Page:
Author: Glenza Lowman
Grade Level: 3-6
As a Lower Writing Teacher I have the luxury of exploring genres that are not atypical to my District’s curriculum. Given the skeletal planning and scheduling timelines I have found robust activities that broaden my students’ concepts of writing. From using T.V. shows and websites to rehearse fundamental skills, to exploring Similes and Metaphors in poetry, I still find the genres limited. There are not enough school-based literature that reflects the lives and interest of people of color. In addition, it is daunting to teach the same facts about Black History without my heart aching for characters, conditions, attitudes and achievements that also minimized. It is for this reason that I would like to develop a curriculum that uses genres of literature, that are not always made available to my student, in order to further their imaginations, as well as, gifting them with literary text that they would not have had prior knowledge of. This luxury, paired with the journal output of my students, moved me to asking how could I create authentic student writing that helps students to personally connect with the genre, while allowing them to propose resolutions to some social conflict? Furthermore, could the District benefit from such a curriculum and create resources and opportunities to help raise the student voices in our charges? How could I motivate my students to talk about how they feel then give voice to it in genres, which don’t necessarily welcome our perspective? Hence, a curriculum dedicated to “writing outside of the box” would certainly raise the consciousness of students and how they value themselves and the ways they are portrayed. Secondly, by exploring human conditions, students will gain empathy for others and create outcomes, via writing, that explores the eradication of social ills through literary plans of action. Finally, students will gain an appreciation of the art form.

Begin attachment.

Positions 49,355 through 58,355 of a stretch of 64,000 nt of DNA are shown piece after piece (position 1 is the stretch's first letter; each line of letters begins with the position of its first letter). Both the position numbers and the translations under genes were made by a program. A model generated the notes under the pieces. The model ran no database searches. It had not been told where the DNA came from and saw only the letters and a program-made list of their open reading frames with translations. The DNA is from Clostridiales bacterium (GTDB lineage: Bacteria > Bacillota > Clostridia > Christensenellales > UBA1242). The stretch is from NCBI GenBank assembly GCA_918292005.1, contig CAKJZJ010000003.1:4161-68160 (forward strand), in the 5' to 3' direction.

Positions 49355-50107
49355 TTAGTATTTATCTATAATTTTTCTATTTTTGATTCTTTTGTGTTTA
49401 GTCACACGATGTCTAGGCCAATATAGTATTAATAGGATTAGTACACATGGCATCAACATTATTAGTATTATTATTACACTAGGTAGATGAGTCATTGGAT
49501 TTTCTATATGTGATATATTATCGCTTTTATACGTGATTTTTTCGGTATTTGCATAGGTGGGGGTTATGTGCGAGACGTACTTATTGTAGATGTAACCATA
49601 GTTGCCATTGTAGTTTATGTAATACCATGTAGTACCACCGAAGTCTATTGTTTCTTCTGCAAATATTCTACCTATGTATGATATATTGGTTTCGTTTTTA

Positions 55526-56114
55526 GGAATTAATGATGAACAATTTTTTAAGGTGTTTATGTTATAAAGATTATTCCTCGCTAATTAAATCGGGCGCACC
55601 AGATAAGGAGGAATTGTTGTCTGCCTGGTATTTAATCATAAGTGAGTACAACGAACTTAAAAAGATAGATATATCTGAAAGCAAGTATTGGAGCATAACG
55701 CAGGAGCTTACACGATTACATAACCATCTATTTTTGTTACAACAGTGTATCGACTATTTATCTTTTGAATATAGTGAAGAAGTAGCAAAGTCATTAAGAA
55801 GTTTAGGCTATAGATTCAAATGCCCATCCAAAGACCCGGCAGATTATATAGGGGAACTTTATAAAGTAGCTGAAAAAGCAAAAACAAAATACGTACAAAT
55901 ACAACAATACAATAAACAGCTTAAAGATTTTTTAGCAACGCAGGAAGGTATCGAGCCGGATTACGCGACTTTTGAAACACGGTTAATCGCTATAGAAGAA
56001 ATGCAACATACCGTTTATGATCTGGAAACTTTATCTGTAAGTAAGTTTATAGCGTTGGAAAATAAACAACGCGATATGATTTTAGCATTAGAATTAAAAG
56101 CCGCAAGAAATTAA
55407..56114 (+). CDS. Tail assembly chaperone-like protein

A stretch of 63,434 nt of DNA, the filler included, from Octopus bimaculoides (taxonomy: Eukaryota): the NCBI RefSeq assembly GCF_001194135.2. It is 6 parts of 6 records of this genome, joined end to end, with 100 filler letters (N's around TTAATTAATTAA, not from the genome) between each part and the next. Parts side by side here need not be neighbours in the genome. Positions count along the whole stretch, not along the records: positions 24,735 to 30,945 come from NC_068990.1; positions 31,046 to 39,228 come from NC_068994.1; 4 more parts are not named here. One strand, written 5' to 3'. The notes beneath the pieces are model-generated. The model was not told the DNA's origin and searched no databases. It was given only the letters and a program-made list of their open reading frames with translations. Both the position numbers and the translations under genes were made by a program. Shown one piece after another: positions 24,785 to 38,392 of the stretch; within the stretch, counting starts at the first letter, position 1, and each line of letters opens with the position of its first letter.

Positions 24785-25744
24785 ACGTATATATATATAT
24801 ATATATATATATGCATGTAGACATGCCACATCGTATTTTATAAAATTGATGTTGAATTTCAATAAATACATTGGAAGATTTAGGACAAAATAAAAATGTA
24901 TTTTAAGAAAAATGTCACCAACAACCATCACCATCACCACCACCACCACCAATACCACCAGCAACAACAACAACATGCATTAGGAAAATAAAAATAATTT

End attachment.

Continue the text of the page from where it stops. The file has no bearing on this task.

Primarily, the objective of this 3rd grade to 6th grade curriculum, taught during Black History Month, is to expose students to genres they are not usually acquainted with. Genres that invite Superheroes of color, women superheroes, detective protagonist of color, and maybe Science Fictions stories that celebrate achievements of people of color. The four week curriculum would also engage them in the analysis of the structures of these genres and how to imitate the craft at their levels, and last but not least, to extend learning so that students become more critical of the media messages that are put in front of them and explore healthy debates about persuasion, propaganda, cause and effect and other expository opportunities that arise as a result of a holistic genre study.
Download Unit: Lowman-Glenza-unit-1.pdf